*This is part 2 of a 13-part series. Read part 1 here.*
What are you, insane or something?!
The response is typical when telling friends and family back home, “I’m hitch-hiking through Mexico.” Subsequent is a barrage of stern don’t-you-watch-the-news’s and does-your-mother-know-you’re-doing-this’s that, although well-meaning, are largely misguided as they are the product of a mainstream media whose only message is fear.
That said, yes, there are dangers.
But there is danger in everything — including the assumption that every stranger is out to get you. While the media promotes such thinking because a frightened society is a malleable society, it is in fact an insidious notion that dismantles communities, erodes trust and instigates isolation. Hitch-hiking combats this idea by shrinking the world and (usually) demonstrating that most people are friendly, helpful and curious.
That said, yes there are risks.
In the curving basin below a gentle hill on Highway 199 just outside Palenque, a midnight blue SUV rumbles onto the shoulder. I lower my thumb.
“Ocosingo, por favor.”
My travel partner S and I drop our backpacks into the truck — there is an audible thump and the vehicle sways lightly – then exchange nervous grins.
“Kids – in the back!” the mother orders good-naturedly, and the strawberry blonde pubescents scramble backwards one row as if collecting road-weary strangers is perfectly typical for a Tuesday afternoon. S and I clamber inside and we’re soon on our way. The mother, we come to learn over spicy potato chips and succulent sugar cane, is a native Mexican who has traveled extensively throughout the region. The British father is a journalist for the Economist and provides us with background on Chiapas and the Zapatistas.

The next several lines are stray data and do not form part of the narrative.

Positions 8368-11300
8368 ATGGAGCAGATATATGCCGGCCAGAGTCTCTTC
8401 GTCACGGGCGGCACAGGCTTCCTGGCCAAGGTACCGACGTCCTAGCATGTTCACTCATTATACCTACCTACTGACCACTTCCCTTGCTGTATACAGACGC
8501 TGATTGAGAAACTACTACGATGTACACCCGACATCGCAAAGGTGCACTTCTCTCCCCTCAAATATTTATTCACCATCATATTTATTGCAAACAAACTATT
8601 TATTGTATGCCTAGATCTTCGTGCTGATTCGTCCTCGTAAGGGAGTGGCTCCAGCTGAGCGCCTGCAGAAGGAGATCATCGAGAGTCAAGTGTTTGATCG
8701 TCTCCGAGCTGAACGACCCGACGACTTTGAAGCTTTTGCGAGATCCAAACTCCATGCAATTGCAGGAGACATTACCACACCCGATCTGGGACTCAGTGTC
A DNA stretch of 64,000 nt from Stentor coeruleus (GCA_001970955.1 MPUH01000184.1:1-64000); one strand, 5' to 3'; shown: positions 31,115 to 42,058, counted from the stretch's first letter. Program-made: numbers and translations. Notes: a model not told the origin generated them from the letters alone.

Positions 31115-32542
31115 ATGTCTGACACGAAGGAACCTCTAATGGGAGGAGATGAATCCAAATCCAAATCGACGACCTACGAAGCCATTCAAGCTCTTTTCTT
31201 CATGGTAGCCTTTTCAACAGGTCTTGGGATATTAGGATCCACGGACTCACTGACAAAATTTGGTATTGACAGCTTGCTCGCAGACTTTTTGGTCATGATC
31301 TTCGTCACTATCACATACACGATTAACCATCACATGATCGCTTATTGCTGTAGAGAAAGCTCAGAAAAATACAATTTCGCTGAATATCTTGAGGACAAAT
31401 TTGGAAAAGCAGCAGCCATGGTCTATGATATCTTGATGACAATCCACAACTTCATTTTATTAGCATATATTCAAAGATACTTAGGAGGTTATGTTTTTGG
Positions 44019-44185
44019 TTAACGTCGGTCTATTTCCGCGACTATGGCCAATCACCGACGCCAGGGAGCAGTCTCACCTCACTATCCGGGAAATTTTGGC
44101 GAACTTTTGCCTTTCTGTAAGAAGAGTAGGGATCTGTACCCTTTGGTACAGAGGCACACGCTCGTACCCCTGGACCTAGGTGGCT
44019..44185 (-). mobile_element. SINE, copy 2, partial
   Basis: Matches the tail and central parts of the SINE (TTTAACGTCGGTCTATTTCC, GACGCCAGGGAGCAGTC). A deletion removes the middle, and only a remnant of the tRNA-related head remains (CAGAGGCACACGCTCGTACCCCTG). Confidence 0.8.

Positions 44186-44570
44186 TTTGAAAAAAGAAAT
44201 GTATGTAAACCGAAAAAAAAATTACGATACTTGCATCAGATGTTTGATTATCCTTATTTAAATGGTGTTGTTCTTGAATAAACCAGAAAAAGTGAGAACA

Predominately composed of Mayan communities in rural Chiapas (though supported worldwide), the Zapatista Army of National Liberation achieved international recognition in 1994 as NAFTA came into effect. In an attempt to further a nascent globalization, this legislation widened the gap between rich and poor and stripped such communities of ecological wealth.
Land reform, indigenous control of local resources and government democratization are the pillars of the Zapatistas’s cause, and were fought for quite physically during the rebel groups early days. Twenty years ago, Ocosingo – the town we are now driving toward — witnessed an armed clash between the Mexican government and the Zapatistas.
Suffering tremendous casualties, the Zapatistas retreated into the surrounding jungle. Days later, a peace treaty was signed in San Cristobal de las Casas and the rebel group switched from firing bullets on the streets to firing words on the internet.
With well-wishes and a few stalks of sugarcane, we alight from the SUV in the very town where the pivotal battle was waged and the state’s future was molded. Nowadays, Ocosingo is a forgettable conglomeration of corner tiendas and dusty calles. Our next ride is from a coffee shop employee in his mid-20s whose light-speed Spanish is surpassed only by his NASCAR-esque driving. Together, we zip through the pine hills and foggy valleys to San Cristobal de las Casas.